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IoT in the home: Hey Google, can I trust you?

Peter Griffin

Peter Griffin

The first major independent survey of Kiwis’ use of Internet of Things gadgets reveals strong uptake of smart devices but lingering concerns about privacy and surveillance. 

From Amazon’s Alexa-powered smart speakers to internet-enabled fridges and connected toys, one in ten New Zealand households are now using Internet of Things devices.

That’s according to Massey University researchers Dr Esther Jaspers and Dr Erika Pearson, who have surveyed a representative sample of 930 Kiwis, 397 of whom indicated they owned one or more IoT device at home.

“Domestic IoT refers to any home-based device that is connected to the internet, and uses that connection to perform automated tasks, such as smart speakers, IoT toothbrushes, automated lighting, and even children’s toys,” Pearson told InternetNZ’s NetHui conference yesterday where she and Jaspers presented the research findings.

Amazon’s Echo Show smart device

Where’s my data?

While 70% of survey respondents had concerns about their privacy in relation to IoT devices, it hadn’t stopped one in 10 households adopting them in one form or other. 

The survey, which was accompanied by 12 in-depth interviews with users of domestic IoT devices, found that those using the devices were younger, more frequently male, more highly educated and with higher incomes compared to non-users.

Other than the early-adopting gadget lovers, IoT device owners bought them out of curiosity and sometimes due to a classic driver of technology uptake – fear of missing out (FOMO). Buying decisions took into account the reputation of the device and its manufacturer, familiarity with a particular operating system ecosystem and the “general usefulness of the device”.

“While many brought one out of curiosity, if it didn’t serve a purpose, it was unplugged,” says Jaspers.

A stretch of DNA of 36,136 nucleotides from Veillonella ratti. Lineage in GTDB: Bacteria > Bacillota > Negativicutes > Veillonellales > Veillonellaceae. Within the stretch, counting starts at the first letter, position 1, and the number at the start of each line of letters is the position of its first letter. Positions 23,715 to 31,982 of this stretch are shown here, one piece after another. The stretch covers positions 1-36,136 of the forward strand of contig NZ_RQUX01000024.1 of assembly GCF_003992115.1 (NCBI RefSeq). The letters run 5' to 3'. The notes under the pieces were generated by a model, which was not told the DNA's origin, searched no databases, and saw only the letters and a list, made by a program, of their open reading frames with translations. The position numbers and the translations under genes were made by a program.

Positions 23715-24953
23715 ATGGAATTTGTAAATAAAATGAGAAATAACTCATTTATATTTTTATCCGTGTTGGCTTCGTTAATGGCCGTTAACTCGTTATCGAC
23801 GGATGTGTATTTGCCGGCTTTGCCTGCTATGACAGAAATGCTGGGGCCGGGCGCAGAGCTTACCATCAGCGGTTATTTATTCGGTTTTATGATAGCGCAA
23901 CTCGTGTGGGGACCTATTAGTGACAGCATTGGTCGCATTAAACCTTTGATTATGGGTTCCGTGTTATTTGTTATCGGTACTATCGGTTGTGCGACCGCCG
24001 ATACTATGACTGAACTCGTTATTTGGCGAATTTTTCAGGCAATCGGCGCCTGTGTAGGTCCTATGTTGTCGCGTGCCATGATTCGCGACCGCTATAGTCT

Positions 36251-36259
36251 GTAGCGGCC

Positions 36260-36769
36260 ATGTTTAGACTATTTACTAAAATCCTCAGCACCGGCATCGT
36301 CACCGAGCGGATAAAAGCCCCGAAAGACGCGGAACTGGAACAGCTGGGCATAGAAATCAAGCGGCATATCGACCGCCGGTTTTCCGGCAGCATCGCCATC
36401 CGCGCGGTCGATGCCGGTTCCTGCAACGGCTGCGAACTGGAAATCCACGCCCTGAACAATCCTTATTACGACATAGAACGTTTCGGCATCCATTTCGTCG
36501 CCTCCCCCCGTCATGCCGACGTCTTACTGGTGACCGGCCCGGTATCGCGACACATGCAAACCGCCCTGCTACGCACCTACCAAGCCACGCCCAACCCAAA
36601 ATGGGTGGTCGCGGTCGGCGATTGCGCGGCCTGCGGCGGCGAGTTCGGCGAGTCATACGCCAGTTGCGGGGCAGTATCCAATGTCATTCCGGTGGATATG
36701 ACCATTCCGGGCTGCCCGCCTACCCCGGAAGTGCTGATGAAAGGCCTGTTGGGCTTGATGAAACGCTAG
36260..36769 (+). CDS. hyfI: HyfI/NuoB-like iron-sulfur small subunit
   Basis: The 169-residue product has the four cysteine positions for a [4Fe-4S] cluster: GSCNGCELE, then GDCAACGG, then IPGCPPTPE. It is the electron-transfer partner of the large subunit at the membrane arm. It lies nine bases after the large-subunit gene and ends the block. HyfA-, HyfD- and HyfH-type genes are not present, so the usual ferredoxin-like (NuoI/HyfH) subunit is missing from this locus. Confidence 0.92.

Massey University researchers Erika Pearson and Esther Jaspers speaking at NetHui

IoT users expressed concern about how their data, such as voice commands given to a smart speaker or records of device usage, was being reused or shared with third-parties to target advertising at device users. 

“Surveillance by the state was nowhere near as significant a concern, but several respondents noted that this might change in the future,” says Pearson. 

“We also identified some emerging issues. Firstly, there was a growing question as to where the privacy would soon become a privilege to be paid for. This was tied to concern around scope creep.“

As more IoT devices became networked together in the home, there was concern that they might be used for “punitive surveillance” especially as people became more used to living with live mics and always-on cameras.

Privacy fatigue sets in

But “privacy fatigue” was also setting in among users who had to juggle the trade-off of divulging data with getting good functionality out of IoT devices.

“That may fuel concepts of privacy as a privilege or that privacy is dead,” says Jaspers.

“Overall, we need to more clearly understand the privacy impacts of third party use that may not be clear at the point of disclosure. We need to pay more attention to enabling ongoing control of personal data in the trade-off for functionality,” she says.